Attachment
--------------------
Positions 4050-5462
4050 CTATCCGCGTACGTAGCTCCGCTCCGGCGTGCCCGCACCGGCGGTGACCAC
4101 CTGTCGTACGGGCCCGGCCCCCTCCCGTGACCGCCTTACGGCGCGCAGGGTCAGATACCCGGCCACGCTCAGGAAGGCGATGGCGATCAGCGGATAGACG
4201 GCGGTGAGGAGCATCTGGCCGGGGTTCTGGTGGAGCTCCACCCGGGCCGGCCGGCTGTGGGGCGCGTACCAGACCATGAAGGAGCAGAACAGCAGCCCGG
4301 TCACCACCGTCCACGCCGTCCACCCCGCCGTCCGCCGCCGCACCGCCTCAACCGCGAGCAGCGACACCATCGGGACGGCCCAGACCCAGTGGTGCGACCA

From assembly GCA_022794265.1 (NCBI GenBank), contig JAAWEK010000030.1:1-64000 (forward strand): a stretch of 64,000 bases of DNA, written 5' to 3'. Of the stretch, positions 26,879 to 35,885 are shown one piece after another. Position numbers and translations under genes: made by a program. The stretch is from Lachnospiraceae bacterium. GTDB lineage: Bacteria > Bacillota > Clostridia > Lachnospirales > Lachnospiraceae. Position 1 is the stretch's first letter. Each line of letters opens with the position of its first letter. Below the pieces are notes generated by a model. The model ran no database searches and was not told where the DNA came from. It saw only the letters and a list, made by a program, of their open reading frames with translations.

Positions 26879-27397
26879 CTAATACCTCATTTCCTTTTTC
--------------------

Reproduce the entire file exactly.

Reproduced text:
Positions 4050-5462
4050 CTATCCGCGTACGTAGCTCCGCTCCGGCGTGCCCGCACCGGCGGTGACCAC
4101 CTGTCGTACGGGCCCGGCCCCCTCCCGTGACCGCCTTACGGCGCGCAGGGTCAGATACCCGGCCACGCTCAGGAAGGCGATGGCGATCAGCGGATAGACG
4201 GCGGTGAGGAGCATCTGGCCGGGGTTCTGGTGGAGCTCCACCCGGGCCGGCCGGCTGTGGGGCGCGTACCAGACCATGAAGGAGCAGAACAGCAGCCCGG
4301 TCACCACCGTCCACGCCGTCCACCCCGCCGTCCGCCGCCGCACCGCCTCAACCGCGAGCAGCGACACCATCGGGACGGCCCAGACCCAGTGGTGCGACCA

From assembly GCA_022794265.1 (NCBI GenBank), contig JAAWEK010000030.1:1-64000 (forward strand): a stretch of 64,000 bases of DNA, written 5' to 3'. Of the stretch, positions 26,879 to 35,885 are shown one piece after another. Position numbers and translations under genes: made by a program. The stretch is from Lachnospiraceae bacterium. GTDB lineage: Bacteria > Bacillota > Clostridia > Lachnospirales > Lachnospiraceae. Position 1 is the stretch's first letter. Each line of letters opens with the position of its first letter. Below the pieces are notes generated by a model. The model ran no database searches and was not told where the DNA came from. It saw only the letters and a list, made by a program, of their open reading frames with translations.

Positions 26879-27397
26879 CTAATACCTCATTTCCTTTTTC